on 5 July 2011
The story is intriguing: on the surface it focusses on the idea of open relationships: the first third or so dealing with how Adam sets up his roster, his honesty around his relationships, and issues that crop up when inconvenient truths which were always at the corner of their eyes come square into his girls' field of vision. The different reactions Gretchen, Cassandra, Jill and Bethany have to being on the "roster" make for some humorous and emotive moments. At its heart, this is a book about judging people by your own standards and values, and the dangers and fascination of attempting to influence them to conform to your view of what they should be. Although the main conflict appears to be between Adam's concept of love and Bethany's, the real conflict comes from the two characters pulling at each other, trying to change each other to get the resolution they want. The conflict resolution is unexpected but extremely satisfying,
The protagonist, Adam, is a man you both love and hate. Smooth, affluent and charming his attitude towards his "roster" girls, and his cynical pick-up routine initially made me despise him, but his honesty and "I am what I am" philosophy was both engaging and endearing. Most of the other characters are infatuated with Adam in some way, but one by one they become disillusioned and end up hating him. Adam gets a lot of anger directed at him during the course of the story, which guides the reader along the path of hating him. It is refreshing that towards the end one of the characters unexpectedly takes Adam's side, and mitigates the vitriol with something much more gentle.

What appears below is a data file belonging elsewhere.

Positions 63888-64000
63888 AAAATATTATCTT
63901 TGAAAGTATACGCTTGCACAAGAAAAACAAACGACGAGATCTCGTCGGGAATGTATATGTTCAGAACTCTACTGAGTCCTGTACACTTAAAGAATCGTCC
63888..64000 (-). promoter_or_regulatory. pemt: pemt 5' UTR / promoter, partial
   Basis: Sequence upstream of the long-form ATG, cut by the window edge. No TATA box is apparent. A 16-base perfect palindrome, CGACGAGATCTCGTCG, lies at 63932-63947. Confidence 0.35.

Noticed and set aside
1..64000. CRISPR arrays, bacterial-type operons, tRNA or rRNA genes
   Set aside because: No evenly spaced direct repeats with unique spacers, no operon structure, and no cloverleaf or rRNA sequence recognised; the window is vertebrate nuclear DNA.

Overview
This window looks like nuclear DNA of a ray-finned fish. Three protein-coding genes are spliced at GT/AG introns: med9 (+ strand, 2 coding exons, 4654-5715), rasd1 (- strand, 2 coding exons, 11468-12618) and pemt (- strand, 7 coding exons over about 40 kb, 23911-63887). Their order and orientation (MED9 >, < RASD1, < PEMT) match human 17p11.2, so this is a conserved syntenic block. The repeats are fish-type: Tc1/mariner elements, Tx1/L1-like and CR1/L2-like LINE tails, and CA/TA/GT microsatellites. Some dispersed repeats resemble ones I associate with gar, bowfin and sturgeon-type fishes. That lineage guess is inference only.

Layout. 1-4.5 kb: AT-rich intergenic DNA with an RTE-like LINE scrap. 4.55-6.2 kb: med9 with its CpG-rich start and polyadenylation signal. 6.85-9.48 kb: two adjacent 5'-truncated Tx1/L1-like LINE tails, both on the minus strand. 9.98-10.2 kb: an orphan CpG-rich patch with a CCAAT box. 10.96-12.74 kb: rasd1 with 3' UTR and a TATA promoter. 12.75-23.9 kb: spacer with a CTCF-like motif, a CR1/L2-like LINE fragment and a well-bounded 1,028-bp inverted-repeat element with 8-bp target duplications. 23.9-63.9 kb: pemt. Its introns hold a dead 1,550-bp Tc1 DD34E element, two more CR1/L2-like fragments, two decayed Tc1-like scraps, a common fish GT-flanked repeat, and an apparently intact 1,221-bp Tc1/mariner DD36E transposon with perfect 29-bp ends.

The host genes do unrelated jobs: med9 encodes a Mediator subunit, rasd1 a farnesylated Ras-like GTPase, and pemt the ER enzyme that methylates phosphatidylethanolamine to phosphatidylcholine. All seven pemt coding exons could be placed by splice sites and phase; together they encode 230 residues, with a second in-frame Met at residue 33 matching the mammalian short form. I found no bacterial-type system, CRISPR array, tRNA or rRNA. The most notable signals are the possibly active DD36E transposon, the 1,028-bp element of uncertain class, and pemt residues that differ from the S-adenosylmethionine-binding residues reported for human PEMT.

Bethany, Adam's love interest, is the voice of convention. She falls in love with Adam and tries to persuade him to adopt a life of monogamy. Bethany's main concern is that she not appear "judgmental". Adam tries to show her that being judgmental is perfectly human and OK. In the first half of the book, Bethany is set up as someone who is extremely beautiful and intelligent, a paragon of female beauty. The second half deconstructs that image somewhat, and shows Bethany to be as flawed as many of the characters she tries-and fails- not to judge.
All in all, a wonderful, funny, challenging exploration of the rules of romantic relationships.